For the past week I’ve been at the American Birding Association’s National Convention in Lafayette, Louisiana. I’m drafting this post on my flight into Denver from Houston, with a laptop full of pics to work on and a mind full of good memories. This was my first time in Louisiana, and I finally managed to catch up with Fulvous Whistling-Duck. I also got my first look at King Rail (I’d heard them a couple of times before)- now if I could just get a glimpse of a Black Rail I’ll have all of the regularly occurring ABA coots and rails on my photo list (no, I don't have Corn Crake, either.) Beyond those new birds I managed to clean up and expand my photo catalog on many other species that I don’t get to see and photograph very often. In particular, I hammered lots of waders and also got my best shots to date of Barred Owl.
As with other ABA conventions and conferences I’ve been to, the Lafayette affair had a good mix of birding and time to mix & mingle with like-minded folks. I enjoy the chance to see birders I haven’t seen in a while and to meet others. Leica brought me out and I worked the booth when I wasn’t on field trips or in a workshop- I got to see Andrew Farnsworth’s Radar Ornithology / Flight Note workshop which was heavy duty but very cool!! I’d been exposed to both topics from other speakers but Andrew really brought me up to speed on both fronts and juiced my interest in both a little more. I really want to thank Leica Sport Optics for getting me out to Louisiana!
This convention also gave me the chance to sample some mighty fine food. I think I managed to have crayfish (aka crawfish or crawdads) every day in some form or another. At the dinner prior to Richard Crossley's talk I had crayfish-stuffed pork chops. Oh, and I had an interesting fellow sit next to me at that dinner- none other than David Sibley!! Then, last night I had stuffed shrimp and guess what was in the stuffing- yeah, crawdads! That one reminded me of another southern specialty, the Turducken (a turkey stuffed with a duck, stuffed with a chicken.) It gave me an idea to try if I ever open a seafood restaurant- Lobshrimpdads or maybe Shrimpdadcrabs. I think you can figure out what would be in these crustacean versions of the Turducken.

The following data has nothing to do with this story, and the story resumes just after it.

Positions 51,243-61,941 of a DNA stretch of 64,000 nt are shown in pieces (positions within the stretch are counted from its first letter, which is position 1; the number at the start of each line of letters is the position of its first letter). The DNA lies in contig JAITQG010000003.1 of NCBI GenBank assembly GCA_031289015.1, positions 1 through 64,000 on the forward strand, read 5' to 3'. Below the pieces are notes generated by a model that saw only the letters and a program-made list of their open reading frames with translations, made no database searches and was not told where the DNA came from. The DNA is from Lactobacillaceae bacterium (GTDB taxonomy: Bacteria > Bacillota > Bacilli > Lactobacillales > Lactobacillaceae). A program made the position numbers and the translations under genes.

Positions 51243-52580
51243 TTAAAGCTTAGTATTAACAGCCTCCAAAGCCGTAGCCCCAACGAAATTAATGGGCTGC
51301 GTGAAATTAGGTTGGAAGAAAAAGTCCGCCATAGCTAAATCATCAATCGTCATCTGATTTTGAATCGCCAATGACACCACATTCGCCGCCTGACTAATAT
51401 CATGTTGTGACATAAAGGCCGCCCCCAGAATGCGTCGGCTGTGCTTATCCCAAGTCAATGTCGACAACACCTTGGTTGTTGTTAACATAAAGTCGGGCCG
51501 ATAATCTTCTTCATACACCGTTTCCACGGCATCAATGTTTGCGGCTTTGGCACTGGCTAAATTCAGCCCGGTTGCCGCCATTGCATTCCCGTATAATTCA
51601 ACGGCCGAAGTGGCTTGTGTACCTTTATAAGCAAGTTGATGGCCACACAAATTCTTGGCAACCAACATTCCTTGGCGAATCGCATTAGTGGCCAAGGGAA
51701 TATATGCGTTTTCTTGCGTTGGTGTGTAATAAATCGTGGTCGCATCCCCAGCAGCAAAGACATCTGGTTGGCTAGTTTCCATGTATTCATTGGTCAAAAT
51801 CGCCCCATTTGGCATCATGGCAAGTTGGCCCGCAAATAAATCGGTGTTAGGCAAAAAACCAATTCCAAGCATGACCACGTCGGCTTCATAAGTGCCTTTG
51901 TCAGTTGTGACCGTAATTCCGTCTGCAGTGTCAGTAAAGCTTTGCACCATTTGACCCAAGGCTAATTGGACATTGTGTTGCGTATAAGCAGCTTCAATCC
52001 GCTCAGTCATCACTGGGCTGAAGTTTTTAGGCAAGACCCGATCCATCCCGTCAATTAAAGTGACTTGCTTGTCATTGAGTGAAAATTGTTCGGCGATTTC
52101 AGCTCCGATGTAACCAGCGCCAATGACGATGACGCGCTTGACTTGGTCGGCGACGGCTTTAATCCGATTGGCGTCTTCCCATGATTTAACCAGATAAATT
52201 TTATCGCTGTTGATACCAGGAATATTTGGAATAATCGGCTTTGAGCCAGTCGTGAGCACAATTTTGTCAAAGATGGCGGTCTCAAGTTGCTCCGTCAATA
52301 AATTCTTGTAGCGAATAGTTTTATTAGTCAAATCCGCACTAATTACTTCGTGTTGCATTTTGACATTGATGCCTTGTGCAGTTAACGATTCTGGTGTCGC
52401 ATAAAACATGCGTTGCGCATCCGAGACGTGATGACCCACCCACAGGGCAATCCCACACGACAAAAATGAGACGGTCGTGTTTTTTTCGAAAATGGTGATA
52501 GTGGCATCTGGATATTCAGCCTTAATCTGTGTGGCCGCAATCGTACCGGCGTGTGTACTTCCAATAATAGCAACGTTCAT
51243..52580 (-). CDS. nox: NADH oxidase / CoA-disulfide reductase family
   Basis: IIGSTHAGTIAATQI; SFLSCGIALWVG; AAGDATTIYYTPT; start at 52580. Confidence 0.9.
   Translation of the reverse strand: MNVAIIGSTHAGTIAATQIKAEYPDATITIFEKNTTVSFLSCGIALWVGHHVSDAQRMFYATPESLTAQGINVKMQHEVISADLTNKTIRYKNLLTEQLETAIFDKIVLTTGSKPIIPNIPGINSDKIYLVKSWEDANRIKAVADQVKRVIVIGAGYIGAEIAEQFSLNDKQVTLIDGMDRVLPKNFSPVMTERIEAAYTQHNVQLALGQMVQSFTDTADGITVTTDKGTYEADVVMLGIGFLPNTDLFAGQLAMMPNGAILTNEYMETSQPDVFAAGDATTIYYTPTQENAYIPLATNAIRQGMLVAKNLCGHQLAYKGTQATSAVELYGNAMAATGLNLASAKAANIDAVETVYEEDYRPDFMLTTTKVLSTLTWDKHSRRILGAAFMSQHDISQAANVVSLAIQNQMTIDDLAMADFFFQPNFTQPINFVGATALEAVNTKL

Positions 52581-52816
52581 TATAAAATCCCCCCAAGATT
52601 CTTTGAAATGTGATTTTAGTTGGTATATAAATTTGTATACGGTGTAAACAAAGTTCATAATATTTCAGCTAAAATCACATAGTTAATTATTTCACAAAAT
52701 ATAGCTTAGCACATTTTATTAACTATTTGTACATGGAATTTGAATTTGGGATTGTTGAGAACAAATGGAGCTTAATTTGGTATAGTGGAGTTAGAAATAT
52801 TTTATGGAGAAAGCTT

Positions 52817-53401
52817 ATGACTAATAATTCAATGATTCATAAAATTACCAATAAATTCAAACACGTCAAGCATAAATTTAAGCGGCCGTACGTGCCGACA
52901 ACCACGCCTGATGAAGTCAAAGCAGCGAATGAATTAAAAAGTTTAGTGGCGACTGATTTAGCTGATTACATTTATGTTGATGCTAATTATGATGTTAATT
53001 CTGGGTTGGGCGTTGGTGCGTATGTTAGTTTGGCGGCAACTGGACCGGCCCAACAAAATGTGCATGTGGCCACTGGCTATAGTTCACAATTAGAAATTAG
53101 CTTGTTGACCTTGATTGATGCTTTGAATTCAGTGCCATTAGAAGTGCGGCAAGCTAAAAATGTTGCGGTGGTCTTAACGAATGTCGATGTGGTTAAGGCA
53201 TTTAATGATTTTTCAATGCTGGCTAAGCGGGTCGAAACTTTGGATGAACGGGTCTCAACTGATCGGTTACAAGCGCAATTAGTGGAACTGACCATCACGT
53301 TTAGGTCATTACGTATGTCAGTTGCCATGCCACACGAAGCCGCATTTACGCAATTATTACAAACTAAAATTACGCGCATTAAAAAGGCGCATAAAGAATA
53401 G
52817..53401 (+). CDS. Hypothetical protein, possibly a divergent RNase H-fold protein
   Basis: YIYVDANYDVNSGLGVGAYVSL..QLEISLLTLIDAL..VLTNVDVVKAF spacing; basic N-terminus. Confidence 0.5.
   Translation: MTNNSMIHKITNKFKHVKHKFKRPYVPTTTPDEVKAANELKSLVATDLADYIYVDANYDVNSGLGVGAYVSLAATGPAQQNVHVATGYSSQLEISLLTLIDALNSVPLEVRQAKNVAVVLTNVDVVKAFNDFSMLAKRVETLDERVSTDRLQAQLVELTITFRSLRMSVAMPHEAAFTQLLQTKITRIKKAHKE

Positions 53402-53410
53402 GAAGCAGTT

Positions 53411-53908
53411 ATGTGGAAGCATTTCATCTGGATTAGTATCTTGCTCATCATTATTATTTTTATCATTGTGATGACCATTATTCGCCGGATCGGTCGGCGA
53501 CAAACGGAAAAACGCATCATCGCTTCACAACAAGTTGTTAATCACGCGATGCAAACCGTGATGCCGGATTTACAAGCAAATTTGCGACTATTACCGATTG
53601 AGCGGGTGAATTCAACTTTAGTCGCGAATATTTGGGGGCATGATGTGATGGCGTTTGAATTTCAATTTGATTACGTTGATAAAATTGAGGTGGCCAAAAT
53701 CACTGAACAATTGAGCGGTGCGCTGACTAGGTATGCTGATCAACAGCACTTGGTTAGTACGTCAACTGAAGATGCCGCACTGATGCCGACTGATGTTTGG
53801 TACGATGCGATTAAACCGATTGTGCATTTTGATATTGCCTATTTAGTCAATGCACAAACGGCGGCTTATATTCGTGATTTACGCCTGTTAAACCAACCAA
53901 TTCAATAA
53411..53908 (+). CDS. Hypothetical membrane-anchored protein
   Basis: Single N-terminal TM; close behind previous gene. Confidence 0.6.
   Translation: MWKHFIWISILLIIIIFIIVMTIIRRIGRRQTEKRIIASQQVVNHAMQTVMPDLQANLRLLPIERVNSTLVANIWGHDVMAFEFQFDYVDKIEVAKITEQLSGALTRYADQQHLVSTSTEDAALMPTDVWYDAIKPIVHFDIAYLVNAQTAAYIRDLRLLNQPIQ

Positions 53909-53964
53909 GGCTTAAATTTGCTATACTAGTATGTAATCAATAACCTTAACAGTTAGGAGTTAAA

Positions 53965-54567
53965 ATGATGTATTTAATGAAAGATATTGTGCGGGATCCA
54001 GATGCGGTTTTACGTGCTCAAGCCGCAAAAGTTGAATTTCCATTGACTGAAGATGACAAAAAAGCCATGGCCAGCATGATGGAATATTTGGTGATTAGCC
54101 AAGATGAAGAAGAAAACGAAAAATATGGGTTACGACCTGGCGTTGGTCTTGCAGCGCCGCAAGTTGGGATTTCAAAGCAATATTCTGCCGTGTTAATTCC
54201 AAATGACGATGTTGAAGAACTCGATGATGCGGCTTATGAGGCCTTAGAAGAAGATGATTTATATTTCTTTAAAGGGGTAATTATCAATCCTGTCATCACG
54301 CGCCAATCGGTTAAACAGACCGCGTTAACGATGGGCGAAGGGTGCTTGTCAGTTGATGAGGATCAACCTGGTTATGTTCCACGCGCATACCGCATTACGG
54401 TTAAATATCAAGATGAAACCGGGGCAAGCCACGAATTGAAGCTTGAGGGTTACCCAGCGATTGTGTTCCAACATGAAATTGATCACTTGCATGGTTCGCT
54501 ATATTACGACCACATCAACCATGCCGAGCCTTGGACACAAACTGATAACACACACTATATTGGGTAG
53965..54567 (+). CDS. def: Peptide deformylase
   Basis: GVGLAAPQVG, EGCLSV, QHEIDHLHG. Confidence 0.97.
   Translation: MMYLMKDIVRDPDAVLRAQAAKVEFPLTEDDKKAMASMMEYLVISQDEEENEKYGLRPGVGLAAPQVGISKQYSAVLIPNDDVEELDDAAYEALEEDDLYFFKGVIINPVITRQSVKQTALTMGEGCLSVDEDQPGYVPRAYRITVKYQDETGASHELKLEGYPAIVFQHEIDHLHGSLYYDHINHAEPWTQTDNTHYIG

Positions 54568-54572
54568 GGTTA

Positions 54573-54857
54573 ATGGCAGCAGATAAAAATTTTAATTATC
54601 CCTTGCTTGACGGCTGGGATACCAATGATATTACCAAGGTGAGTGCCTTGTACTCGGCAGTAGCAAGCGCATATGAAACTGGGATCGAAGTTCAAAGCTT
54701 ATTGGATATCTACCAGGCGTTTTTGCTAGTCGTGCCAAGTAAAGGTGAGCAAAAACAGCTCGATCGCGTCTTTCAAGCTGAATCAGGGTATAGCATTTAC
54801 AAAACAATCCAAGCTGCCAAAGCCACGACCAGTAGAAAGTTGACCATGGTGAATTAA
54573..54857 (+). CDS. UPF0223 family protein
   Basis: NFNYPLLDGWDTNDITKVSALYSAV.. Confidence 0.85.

If I had to pick a favorite entrée from the trip (or maybe ever) I’d say it was the crayfish enchiladas at the Blue Dog, preceded by an amazing bowl of soup, the Sherwood Forrest Brie Bisque. I’d say that selection only narrowly outranked the redfish Randall (a specialty at Randall's), which was a stacked-up tower of food consisting of a bed of shrimp étouffée topped by a blackened redfish fillet, topped by a crawfish stuffing cake, topped by another blackened redfish fillet, drizzled with Randall’s special sauce and skewered together by a big stem of rosemary. OMG, I ate every mote...
But of course, this is a birding / bird photography blog, so enough about all of that low-calorie food. Yesterday I went on the digiscoping trip to Jefferson Island and shot almost 900 frames of birds at the rookery there with my trusty Leica rig. Here's a twist: a digiscoped shot of digiscopers!
It was an amazing place, especially for a Coloradoan. When I see a rookery in Colorado it is usually full of Great Blue Herons and Double-crested Cormorants, neither of which were present at Jefferson Island. Instead, we were treated to the comings and goings of Cattle Egrets, Little Blue Herons, Roseate Spoonbills, Green Herons, and Tricolored Herons. A few Anhingas visited, and opportunistic American Alligators prowled the waters or basked on the shore below the rookery islands.
It was also cool to tour the Rip Van Winkle Gardens and see Lake Peigneur, which in November 1980 drained completely into a salt mine when a gas drill rig penetrated the salt dome beneath the lake- oops! Nobody died or was even seriously hurt, but you’ve got to check out the story here- especially the part about the fisherman who had a narrow escape and the temporary 150-foot waterfall that was created as the outlet canal reversed, carrying Gulf of Mexico water, huge trees, a mansion, barges, a tugboat, and 65 manicured garden acres into the whirlpool's swirling maw.
Anyway, all of the pics on this post were digiscoped on that trip- I’ll put some DSLR shots up from my other trips later.
So if I ran into you down in Louisiana, good to see you and thanks for the memories! If you weren’t there, consider taking in an ABA event sometime- say, at the national convention in Snowbird, Utah, June 2008. Adios for now.
Episode 49 of This Birding Life Podcast
1 week ago